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Comment: Honestly it comes down to two things (Score 1) 826

by lot3k (#47750533) Attached to: Choose Your Side On the Linux Divide
Change and control. Why replace something that isn't broken? What necessitates this change? If there's no necessity, then what value are we seeing to prompt this change? All features and tests and comparisons aside we then get to the final bit, the control. A fair amount of control is lost by switching to a dynamic init system, and it quite simply, confuses a lot of old world admins. There are a lot of advantages to a dynamic init system, but configuring and maintaining it aren't one of them. I myself have spent my share of time lamenting the difficulty the init changes have made modifying what used to be a simple one line fix.

Comment: Re:how many of these people don't want to retire? (Score 1) 341

by lot3k (#46814451) Attached to: I expect to retire ...

I can't imagine that there will be a time in my life where I'm going to want to stop building stuff. I might "retire" and work on my own stuff or FOSS or something, but can't imagine that I would retire as in not work on something constructive. My dad is in his 60s and is the same way so I'm expecting that attitude isn't going to change.

I don't suspect finances to be a sticking point for myself either. I enjoy what I do, and don't imagine that will change. There are things that make what I do less enjoyable, such as meetings, this years flavor of workflow management practices, project management, et al. However, there is satisfaction in building things, discovering new things, and a satisfaction in being a part of something that helps to improve peoples lives. Similarly, my father in his 60s has managed to find things to keep him busy and is continually teaching himself new things after work as his father before him. I don't expect my desire to work and learn to ever fade; just who, and what I work for.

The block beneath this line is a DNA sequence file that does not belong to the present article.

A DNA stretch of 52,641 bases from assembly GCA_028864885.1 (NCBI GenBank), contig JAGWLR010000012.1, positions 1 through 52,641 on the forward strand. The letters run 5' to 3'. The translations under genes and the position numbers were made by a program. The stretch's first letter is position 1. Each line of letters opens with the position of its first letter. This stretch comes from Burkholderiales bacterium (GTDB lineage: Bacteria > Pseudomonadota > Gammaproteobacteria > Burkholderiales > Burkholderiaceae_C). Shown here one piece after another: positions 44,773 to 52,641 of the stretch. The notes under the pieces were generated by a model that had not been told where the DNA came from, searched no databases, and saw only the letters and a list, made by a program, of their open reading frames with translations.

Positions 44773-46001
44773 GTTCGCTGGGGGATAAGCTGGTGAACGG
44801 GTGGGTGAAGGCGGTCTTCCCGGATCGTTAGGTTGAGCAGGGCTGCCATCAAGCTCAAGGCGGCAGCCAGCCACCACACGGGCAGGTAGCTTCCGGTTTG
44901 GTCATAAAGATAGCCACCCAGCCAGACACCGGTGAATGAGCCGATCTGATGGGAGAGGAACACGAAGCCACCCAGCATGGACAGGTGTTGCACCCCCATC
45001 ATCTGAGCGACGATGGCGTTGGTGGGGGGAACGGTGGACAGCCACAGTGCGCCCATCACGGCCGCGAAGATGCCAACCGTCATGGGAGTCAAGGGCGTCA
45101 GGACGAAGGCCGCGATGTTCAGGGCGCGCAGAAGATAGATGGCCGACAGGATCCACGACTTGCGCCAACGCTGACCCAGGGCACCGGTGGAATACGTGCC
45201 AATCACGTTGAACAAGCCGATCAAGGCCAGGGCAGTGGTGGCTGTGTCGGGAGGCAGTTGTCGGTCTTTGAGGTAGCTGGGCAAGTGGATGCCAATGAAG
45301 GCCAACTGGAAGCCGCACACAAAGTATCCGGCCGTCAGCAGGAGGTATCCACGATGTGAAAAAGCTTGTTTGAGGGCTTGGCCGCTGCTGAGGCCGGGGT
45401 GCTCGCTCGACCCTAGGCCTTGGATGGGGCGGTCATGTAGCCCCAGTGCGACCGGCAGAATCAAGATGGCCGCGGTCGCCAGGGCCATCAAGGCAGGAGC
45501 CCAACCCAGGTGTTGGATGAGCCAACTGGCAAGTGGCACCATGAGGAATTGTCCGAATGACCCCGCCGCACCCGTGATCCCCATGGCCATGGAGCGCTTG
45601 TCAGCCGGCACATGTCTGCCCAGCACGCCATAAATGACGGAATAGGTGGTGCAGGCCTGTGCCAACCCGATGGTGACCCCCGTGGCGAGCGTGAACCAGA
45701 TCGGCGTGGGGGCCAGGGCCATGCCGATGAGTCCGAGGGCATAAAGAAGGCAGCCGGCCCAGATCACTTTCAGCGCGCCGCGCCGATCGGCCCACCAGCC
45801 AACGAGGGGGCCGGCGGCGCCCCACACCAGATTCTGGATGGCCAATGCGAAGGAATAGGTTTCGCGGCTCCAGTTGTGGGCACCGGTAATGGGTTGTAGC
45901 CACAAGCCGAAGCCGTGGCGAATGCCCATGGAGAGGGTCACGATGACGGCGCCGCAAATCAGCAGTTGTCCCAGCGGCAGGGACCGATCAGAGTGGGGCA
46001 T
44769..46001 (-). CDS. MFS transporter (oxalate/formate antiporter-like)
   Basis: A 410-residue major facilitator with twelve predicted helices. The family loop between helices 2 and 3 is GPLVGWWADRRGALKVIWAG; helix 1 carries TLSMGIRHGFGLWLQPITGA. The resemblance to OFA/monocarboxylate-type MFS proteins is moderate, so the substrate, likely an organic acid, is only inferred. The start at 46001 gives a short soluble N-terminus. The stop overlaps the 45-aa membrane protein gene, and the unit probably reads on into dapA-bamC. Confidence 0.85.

Comment: Re:Public (Score 1) 321

by lot3k (#39516179) Attached to: Ask Slashdot: Store Umbilical Cord Blood — and If So, Where?
From a parent with a child with CP who donated their cord blood (didn't know she had CP at the time) I would recommend you pay the cost up front to bank it, and if it's not needed by the time they are 2 or 3 then I would seek donation options. In the US all the places we have found that will treat with stem cells requires them to be from the patient as the donor. In other words it seems public donations go to research, not treatment. Hold it for a few years, hopefully you won't need it, then you can donate it.

Comment: Re:VBScript and/or PowerShell (Score 1) 427

by lot3k (#36054336) Attached to: Ask Slashdot: Moving From *nix To Windows Automation?
I've found that vbscript/WSH for automation in my environment, especially if anything is happening in a PE. I use powershell for all my tools and remote management, AD management. I personally love powershell, quirkiness aside I feel more at home inside of it because of it's BASH like nature, and the ease of .NET assembly usage is certainly welcome. On the subject of vbscript, it can be pretty frustrating at times, but you reach a point where you've got a pretty solid code base that you are able to easily recyle it. I agree though, I'd rather be able to do it all in powershell, but I don't thnk it's quite mature enough yet for that.

Comment: Re:John Carmack ditched OpenGL (Score 1) 515

by lot3k (#30701224) Attached to: Why You Should Use OpenGL and Not DirectX

I have posted this citation by Carmack in a comment on recent article on DX11, but it seems to be very much relevant here as well, so I'll re-post it - especially as TFS mentions Carmack's opinion circa 1997 (which favorably matches with the point of the article), but conveniently omits the more recent comment. Here it is:

"DX9 is really quite a good API level. Even with the D3D side of things, where I know I have a long history of people thinking I'm antagonistic against it. Microsoft has done a very, very good job of sensibly evolving it at each step—they're not worried about breaking backwards compatibility—and it's a pretty clean API. I especially like the work I'm doing on the 360, and it's probably the best graphics API as far as a sensibly designed thing that I've worked with."

lol, he didn't DITCH the API. He just doesn't have an issue using either one.